High-performance batteries require advanced materials that can provide electrodes with effective ionic and electronic transport. Lithium-ion batteries, which are rechargeable batteries that work by transporting lithium ions between an anode and a cathode during charging and discharging, are widely used in laptops, cell phones, and other personal electronic devices.
Typically, lithium-ion batteries contain a cathode made from lithium cobalt oxide, and an anode made from carbon. However, consumers continue to demand electronic devices that are smaller, lighter, charge faster, and last longer, than their predecessors. To keep up with these demands, there is extensive on-going research in the area of battery materials.
Anode and cathode materials for lithium ion batteries are the subject of extensive research worldwide. Microcrystalline Li4Ti5O12 (LTO) has long been considered a promising anode material for lithium-ion batteries due to its high stability and good cyclability, but its applications have been limited by low ionic and electronic conductivities.
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A new report published in Nature Communications describes work by a collaboration of researchers from France and Poland who have prepared a new hierarchically nanostructured LTO-type material with exceptional electrochemical performance and the potential to provide ultrafast charging lithium-ion batteries.
The nanostructured LTO reported by the team was prepared using a solvothermal method, which involved applying heat and pressure to a solution of lithium and titanium salts. Synthesis of nanostructured LTO materials have previously been reported in the literature, but most use complex synthesis routes that would be expensive or unsuitable for large scale synthesis. The team describes their synthesis method as “inexpensive and scalable,” meaning that their materials could be produced on a large scale for inclusion in commercial batteries.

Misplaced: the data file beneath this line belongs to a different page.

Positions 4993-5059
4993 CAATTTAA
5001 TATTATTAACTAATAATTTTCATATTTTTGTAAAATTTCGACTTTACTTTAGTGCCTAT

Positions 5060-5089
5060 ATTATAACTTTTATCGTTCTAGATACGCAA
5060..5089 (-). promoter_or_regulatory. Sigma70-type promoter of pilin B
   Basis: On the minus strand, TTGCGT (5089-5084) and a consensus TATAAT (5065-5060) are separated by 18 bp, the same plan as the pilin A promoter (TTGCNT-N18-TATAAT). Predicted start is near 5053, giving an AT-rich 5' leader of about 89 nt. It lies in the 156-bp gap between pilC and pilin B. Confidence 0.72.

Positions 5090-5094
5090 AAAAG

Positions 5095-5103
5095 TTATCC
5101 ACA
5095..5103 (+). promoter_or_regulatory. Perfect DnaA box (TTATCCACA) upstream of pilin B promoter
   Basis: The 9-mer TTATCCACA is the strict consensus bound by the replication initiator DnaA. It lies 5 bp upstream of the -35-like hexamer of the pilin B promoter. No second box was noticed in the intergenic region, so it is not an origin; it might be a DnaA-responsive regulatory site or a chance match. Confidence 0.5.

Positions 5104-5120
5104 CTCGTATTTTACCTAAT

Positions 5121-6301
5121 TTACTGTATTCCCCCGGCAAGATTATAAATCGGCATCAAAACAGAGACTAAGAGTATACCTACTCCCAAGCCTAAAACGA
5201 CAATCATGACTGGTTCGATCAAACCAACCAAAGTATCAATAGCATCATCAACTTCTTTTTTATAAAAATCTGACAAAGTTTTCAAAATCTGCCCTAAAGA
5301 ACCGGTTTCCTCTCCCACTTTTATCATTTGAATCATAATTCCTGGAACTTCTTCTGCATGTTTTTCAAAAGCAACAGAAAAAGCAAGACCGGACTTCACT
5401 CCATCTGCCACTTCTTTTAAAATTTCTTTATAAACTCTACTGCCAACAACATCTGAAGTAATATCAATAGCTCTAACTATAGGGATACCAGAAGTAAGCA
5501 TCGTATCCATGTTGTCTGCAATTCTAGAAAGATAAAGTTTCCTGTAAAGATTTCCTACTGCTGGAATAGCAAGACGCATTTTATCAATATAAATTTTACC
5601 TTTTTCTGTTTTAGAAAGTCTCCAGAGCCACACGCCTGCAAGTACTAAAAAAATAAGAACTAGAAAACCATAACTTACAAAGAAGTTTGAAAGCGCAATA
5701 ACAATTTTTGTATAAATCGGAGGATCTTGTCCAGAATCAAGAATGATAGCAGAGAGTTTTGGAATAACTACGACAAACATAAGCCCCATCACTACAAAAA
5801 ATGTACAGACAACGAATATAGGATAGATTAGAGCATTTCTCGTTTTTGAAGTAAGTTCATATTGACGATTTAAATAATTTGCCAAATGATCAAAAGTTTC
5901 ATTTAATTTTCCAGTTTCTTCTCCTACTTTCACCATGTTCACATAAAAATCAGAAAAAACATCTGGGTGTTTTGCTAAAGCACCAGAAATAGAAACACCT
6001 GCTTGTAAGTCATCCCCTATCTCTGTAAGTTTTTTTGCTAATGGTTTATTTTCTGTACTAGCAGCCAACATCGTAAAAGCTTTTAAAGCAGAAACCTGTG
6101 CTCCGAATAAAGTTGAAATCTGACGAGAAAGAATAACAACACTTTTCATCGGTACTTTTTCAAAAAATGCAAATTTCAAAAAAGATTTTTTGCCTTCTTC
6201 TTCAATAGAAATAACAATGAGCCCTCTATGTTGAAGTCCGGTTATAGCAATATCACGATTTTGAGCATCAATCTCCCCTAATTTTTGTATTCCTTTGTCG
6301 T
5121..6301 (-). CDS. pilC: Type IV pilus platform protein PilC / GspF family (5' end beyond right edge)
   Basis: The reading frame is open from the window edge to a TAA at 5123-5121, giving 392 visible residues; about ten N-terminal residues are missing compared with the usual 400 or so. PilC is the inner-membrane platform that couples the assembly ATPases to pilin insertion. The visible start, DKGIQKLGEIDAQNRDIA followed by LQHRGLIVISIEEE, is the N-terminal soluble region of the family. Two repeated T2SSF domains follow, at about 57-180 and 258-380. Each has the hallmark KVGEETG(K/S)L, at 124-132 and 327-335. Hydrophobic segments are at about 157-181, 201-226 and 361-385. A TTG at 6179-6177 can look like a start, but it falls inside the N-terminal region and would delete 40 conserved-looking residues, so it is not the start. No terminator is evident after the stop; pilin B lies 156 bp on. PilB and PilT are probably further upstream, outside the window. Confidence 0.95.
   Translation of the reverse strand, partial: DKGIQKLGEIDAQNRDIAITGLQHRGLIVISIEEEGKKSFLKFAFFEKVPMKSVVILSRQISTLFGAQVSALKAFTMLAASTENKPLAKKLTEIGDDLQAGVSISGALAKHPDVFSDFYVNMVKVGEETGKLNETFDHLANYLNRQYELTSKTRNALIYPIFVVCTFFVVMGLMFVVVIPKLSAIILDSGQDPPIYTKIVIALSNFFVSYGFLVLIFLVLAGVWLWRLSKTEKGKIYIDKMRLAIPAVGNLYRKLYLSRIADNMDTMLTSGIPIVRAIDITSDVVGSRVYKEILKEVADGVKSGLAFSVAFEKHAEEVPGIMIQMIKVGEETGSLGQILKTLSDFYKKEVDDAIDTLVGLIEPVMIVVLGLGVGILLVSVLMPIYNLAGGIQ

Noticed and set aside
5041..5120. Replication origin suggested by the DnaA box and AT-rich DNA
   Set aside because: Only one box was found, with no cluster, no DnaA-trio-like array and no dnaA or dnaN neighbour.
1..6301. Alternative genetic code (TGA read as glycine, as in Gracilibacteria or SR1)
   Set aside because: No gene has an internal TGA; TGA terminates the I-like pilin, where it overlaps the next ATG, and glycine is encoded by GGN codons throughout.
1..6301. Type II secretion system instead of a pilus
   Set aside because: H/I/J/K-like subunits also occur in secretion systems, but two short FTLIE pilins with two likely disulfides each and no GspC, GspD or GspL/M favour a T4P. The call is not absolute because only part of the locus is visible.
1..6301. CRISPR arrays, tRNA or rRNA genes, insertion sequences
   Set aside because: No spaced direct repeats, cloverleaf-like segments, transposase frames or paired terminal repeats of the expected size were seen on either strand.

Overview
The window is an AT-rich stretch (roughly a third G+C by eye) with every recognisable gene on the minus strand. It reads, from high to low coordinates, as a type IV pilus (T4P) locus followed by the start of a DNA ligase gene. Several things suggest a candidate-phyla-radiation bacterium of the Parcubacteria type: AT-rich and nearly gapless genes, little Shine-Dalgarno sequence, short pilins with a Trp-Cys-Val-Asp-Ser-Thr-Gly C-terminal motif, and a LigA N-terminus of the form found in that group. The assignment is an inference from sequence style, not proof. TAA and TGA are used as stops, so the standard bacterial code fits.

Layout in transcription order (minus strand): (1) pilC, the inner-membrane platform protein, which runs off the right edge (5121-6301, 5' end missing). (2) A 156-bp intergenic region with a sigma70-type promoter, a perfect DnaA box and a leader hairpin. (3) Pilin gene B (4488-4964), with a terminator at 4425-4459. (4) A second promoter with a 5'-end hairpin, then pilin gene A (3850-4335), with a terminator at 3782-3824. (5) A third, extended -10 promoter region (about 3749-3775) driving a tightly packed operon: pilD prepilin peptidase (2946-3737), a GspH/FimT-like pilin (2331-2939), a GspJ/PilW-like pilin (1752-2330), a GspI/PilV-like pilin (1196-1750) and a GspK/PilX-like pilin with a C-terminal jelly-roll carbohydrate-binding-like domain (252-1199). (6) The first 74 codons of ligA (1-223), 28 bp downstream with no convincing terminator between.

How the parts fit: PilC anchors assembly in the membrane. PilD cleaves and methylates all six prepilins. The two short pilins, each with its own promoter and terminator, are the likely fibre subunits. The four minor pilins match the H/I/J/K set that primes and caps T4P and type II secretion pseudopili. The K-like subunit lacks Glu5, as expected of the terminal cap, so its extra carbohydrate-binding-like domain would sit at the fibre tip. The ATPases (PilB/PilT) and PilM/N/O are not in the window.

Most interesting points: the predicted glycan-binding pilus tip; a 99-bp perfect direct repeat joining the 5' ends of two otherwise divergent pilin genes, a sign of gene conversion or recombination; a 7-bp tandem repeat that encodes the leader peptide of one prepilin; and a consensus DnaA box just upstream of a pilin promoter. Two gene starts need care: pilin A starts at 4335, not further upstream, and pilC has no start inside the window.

Electron microscopy confirmed that the LTO material self-assembled into a hierarchical structure with 4-8 nm nanoparticles during synthesis (Figure 1). Nanostructuring LTO is thought to improve electrochemical performance by providing controlled porosity, enabling effective electrolyte penetration and minimal diffusion distances for the lithium ions during charging and discharging. The team tested the electrochemical performance of their LTO material, which exhibited excellent performance.
The LTO material demonstrated a stable capacity of 170 mAh g-1 after 1000 charge/discharge cycles at a 50C current rate, close to the theoretical capacity of LTO at 175 mAh g-1. Furthermore, a capacity of 99 mAh g-1 was achieved when the material was subjected to an extremely fast 500C charge current, followed by discharge at 50C. This suggests that LTO batteries may be capable of ultrafast charging
Although X-ray diffraction analyses showed the material was highly crystalline LTO, surface elemental analyses suggested that the material had fewer lithium ions than expected. The team attributed this to relaxation of the surface structure of the nanoparticles, resulting in increased exposure of the titanium ions at the surface, and decreased exposure of the lithium ions. The lithium deficient structure at the surface of the nanoparticles may aid insertion and extraction of lithium ions during charging and discharging.
The team suggests that the combination of nanostructure, microstructure, and non-stoichiometry resulted in the exceptional electrochemical performance of their LTO material.
To summarize, a new LTO-type material has been reported with a simple, scalable synthesis method resulting in a hierarchical nanostructured material with exceptional electrochemical performance. Further optimization could enable LTO batteries to find commercial applications and provide ultrafast charging for personal electronics.
Odziomek M, Chaput F, Rutkowska A, Świerczek K, Olszewska D, Sitarz M, Lerouge F, Parola S, “Hierarchically structured lithium titanate for ultrafast charging in long-life high capacity batteries.” Nat. Commun. 8:15636, 2017.
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